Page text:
WIS-Radio was interesting in that the transmitter was in the room next to the master control room. The only thing between it and the DJ was my desk and workbench and a glass swinging door. With a west facing picture window behind the DJ’s position in the control room it got a little warm from time to time as sunlight streamed through it right on the back of my neck. The other two control rooms had no windows. The bigger of the two had a large desk and several microphones for talk shows and interviews. It would warm up when there were a lot of people in there. The production room was actually a bomb shelter since the station was the main Emergency Broadcast System control point for the state of South Carolina. With the hardened walls and underpinnings of that studio I don’t think the temperature varied more than 5 – 10 degrees summer to winter.
When I converted the carport space to what would eventually become my home studio for both the live and prerecorded shows that I do today I made sure that I had plenty of air flow across the room. The supplies are under my feet when I am at the console and the returns through the mud room back through louvered doors to the main part of the house. Even so, I have to make sure that during afternoon shows, I have the blinds on the west side windows closed to block the sun. I love doing morning shows there because of the great view I have of the neighborhood.
When the west wing of the Russell House was extended into Davis Field, WUSC, now an FM station, was moved into new studios on the north side of the extension. That control room, like the one that was there before, was in the core of the building, I did a couple of shows in the 90s from that studio and it was always comfortable. Sometime before I got re-involved with the station, the studio was moved to the south side and located near the outside wall where it has an incredible view through splayed branches of a magnificent live oak tree of the patio below. Spring, winter and fall are glorious in that control room, but summertime is a pretty warm time there. There are two air conditioning supplies and a return all located in the ceiling within ten feet of each other. There is a pretty good airflow in that room, all within a foot or so of the ceiling. Contributing to the stuffiness is the fact that with few student DJs in town, the studio doors are closed most of the time each day. I wonder if I can talk someone into installing a ceiling fan in there!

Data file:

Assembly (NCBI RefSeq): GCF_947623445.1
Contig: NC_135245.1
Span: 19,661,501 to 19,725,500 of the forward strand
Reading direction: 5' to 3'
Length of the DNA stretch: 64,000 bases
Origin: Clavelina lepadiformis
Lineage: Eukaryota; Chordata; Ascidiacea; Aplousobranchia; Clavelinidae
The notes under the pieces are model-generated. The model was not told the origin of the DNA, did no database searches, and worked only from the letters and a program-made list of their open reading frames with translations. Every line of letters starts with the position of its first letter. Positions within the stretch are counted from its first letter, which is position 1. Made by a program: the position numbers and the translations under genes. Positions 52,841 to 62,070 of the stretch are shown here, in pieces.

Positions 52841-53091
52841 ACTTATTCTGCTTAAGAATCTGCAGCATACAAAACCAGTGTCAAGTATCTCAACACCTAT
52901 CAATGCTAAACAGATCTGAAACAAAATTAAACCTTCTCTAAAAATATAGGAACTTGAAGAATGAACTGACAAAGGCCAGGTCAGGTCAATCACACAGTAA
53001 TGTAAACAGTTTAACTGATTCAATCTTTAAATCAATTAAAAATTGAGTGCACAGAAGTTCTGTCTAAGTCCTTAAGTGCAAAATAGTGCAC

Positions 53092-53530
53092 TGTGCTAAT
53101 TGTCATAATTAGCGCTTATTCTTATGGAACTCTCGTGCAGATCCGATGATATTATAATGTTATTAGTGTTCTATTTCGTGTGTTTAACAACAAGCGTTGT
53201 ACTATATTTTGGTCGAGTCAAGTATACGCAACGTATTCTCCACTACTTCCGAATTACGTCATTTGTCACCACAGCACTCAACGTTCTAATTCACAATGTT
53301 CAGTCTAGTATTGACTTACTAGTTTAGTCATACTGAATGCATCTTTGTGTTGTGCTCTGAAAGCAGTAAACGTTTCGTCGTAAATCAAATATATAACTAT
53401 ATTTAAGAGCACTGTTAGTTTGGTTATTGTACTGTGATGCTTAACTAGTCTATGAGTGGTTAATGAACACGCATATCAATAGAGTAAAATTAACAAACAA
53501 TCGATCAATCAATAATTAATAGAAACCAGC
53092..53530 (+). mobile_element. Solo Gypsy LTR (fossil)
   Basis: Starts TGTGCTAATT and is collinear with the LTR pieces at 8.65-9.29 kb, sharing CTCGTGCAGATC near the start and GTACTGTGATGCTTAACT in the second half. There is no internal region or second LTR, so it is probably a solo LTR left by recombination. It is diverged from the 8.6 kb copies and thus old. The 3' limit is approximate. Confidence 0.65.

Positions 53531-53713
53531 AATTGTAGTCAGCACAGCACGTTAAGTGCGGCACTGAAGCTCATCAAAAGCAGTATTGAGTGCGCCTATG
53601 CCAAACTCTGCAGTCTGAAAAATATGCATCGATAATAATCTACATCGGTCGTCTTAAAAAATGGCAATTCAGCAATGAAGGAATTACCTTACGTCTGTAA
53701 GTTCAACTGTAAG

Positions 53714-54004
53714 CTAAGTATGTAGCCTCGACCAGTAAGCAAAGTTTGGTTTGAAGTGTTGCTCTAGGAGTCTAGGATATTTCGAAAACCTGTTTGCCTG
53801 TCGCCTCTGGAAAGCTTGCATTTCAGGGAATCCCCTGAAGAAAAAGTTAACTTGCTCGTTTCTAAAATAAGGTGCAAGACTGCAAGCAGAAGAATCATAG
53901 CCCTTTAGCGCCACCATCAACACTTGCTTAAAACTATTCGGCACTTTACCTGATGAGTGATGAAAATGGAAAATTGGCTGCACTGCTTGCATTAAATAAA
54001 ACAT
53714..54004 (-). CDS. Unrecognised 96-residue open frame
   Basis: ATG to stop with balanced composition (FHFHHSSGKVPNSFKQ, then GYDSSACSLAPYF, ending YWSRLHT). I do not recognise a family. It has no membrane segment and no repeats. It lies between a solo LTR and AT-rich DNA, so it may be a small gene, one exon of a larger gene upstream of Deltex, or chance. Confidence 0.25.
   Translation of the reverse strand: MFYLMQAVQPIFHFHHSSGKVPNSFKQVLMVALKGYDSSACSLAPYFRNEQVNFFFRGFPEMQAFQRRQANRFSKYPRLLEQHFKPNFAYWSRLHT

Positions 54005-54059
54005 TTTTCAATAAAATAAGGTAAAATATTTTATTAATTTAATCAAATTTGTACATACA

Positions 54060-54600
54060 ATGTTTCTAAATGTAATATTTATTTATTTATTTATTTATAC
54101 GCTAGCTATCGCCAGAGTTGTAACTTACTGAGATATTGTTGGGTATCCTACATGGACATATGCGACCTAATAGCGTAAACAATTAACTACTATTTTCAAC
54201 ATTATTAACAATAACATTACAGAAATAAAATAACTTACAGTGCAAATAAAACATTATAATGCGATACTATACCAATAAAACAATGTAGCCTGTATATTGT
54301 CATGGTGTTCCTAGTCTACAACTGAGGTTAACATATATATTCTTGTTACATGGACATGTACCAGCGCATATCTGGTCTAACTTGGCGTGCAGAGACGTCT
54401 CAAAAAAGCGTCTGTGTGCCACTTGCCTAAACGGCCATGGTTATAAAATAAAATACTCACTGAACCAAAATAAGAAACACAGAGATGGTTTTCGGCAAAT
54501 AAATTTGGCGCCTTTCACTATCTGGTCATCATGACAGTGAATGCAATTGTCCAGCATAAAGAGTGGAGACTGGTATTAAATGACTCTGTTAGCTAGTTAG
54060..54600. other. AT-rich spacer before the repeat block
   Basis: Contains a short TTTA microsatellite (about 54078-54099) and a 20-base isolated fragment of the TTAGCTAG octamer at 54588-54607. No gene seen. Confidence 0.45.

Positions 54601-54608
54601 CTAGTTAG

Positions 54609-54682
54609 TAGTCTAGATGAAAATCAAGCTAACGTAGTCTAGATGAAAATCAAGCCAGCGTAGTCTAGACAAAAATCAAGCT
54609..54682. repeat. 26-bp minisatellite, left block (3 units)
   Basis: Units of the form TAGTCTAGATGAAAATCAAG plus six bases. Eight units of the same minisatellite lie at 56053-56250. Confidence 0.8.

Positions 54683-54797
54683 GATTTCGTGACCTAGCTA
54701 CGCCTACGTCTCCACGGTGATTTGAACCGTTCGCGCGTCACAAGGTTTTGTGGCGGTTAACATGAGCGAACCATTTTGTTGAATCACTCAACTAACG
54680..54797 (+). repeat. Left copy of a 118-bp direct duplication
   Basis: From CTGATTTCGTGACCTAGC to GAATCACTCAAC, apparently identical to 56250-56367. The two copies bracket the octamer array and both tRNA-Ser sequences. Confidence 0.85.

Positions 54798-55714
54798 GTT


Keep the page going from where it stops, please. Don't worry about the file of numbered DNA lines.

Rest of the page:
So the first thing I do each Monday morning is to pull the shades in the window down to block the sunlight from heating things up, and prop all the doors between the studio and the hallway open. Fortunately the nearest water cooler is in the hallway outside, close enough for me to make it there and back while a song is playing, even those short oldies that are my stock in trade. So, if I don’t answer the studio line right away, call back, I’ll catch you next record. I’m out gathering a quick swig of heavenly nectar from that life saving fountain. I’ve often said that I loved a crowded studio; that is even truer on warm days. Every time someone comes to visit, they swish in a cool breath of hallway air. I can’t wait until next month when the student DJ’s happy faces pop in and out to say “Hi” as they head to and from classes.
Bottom line, be it summer, winter, hot, cold, or just right, a radio studio is still my “happy place.” Oh MY!